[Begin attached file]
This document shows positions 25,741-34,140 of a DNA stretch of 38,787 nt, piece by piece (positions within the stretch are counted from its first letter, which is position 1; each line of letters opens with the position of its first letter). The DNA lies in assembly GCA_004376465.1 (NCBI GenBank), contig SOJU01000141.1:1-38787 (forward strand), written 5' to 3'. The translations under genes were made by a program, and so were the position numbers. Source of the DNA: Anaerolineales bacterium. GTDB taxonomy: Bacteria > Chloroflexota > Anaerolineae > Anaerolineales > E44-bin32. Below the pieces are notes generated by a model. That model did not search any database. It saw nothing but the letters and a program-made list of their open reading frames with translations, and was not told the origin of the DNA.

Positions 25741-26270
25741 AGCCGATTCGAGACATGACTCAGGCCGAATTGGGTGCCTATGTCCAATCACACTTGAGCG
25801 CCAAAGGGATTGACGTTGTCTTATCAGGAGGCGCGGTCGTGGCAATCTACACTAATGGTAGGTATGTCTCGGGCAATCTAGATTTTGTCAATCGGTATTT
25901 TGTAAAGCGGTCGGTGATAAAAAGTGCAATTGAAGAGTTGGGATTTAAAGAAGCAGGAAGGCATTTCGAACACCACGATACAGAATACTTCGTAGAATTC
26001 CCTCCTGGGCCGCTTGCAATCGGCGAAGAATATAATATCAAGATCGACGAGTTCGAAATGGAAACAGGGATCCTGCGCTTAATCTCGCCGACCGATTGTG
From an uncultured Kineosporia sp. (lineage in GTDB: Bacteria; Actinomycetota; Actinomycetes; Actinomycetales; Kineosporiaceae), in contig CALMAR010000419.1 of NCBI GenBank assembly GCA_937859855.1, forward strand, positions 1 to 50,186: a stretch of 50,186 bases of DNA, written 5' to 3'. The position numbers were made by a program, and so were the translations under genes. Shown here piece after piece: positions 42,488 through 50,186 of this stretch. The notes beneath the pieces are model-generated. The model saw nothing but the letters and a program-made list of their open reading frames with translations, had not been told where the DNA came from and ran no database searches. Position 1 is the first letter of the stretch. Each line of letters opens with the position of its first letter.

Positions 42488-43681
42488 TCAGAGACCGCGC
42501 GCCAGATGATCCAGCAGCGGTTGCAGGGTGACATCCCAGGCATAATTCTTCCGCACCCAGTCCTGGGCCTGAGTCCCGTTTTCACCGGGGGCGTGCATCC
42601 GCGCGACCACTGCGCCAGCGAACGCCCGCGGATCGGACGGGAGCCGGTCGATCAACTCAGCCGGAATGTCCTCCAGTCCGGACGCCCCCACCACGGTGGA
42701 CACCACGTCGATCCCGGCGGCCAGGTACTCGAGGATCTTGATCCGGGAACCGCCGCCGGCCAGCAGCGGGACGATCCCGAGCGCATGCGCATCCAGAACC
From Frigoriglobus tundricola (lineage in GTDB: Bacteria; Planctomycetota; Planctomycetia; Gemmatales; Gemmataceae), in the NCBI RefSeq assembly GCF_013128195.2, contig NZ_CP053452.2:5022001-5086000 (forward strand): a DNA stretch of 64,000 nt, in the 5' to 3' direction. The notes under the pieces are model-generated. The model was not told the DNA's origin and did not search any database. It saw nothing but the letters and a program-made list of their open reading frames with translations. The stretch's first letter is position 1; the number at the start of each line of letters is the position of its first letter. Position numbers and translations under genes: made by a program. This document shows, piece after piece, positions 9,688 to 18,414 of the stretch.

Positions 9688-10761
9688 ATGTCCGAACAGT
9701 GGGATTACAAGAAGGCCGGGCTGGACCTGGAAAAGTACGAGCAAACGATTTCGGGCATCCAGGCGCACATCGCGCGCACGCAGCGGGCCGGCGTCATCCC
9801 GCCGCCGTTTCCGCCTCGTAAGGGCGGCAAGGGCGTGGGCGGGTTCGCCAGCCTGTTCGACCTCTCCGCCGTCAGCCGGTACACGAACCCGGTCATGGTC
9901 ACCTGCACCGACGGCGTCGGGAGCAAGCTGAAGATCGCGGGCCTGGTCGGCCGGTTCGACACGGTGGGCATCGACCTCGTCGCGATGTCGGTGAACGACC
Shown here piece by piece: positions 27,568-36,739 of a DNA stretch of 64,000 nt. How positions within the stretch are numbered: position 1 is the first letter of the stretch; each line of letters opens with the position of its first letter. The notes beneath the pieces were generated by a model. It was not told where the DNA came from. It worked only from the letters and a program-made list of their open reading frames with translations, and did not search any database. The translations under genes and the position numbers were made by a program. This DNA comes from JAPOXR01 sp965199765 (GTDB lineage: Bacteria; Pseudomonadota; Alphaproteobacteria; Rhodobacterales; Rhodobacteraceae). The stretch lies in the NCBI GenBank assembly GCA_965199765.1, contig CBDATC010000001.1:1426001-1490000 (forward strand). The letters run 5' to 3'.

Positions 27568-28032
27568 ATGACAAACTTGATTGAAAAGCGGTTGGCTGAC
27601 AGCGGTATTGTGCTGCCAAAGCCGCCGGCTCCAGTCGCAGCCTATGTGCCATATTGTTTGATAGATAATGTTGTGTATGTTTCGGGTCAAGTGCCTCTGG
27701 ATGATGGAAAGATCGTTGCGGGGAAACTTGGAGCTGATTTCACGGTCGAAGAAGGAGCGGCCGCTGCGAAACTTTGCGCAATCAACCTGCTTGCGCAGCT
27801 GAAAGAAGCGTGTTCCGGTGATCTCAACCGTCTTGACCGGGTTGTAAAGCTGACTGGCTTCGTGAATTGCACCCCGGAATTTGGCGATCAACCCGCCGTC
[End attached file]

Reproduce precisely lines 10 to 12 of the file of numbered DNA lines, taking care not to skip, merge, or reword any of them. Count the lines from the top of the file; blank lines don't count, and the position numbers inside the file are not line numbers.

42501 GCCAGATGATCCAGCAGCGGTTGCAGGGTGACATCCCAGGCATAATTCTTCCGCACCCAGTCCTGGGCCTGAGTCCCGTTTTCACCGGGGGCGTGCATCC
42601 GCGCGACCACTGCGCCAGCGAACGCCCGCGGATCGGACGGGAGCCGGTCGATCAACTCAGCCGGAATGTCCTCCAGTCCGGACGCCCCCACCACGGTGGA
42701 CACCACGTCGATCCCGGCGGCCAGGTACTCGAGGATCTTGATCCGGGAACCGCCGCCGGCCAGCAGCGGGACGATCCCGAGCGCATGCGCATCCAGAACC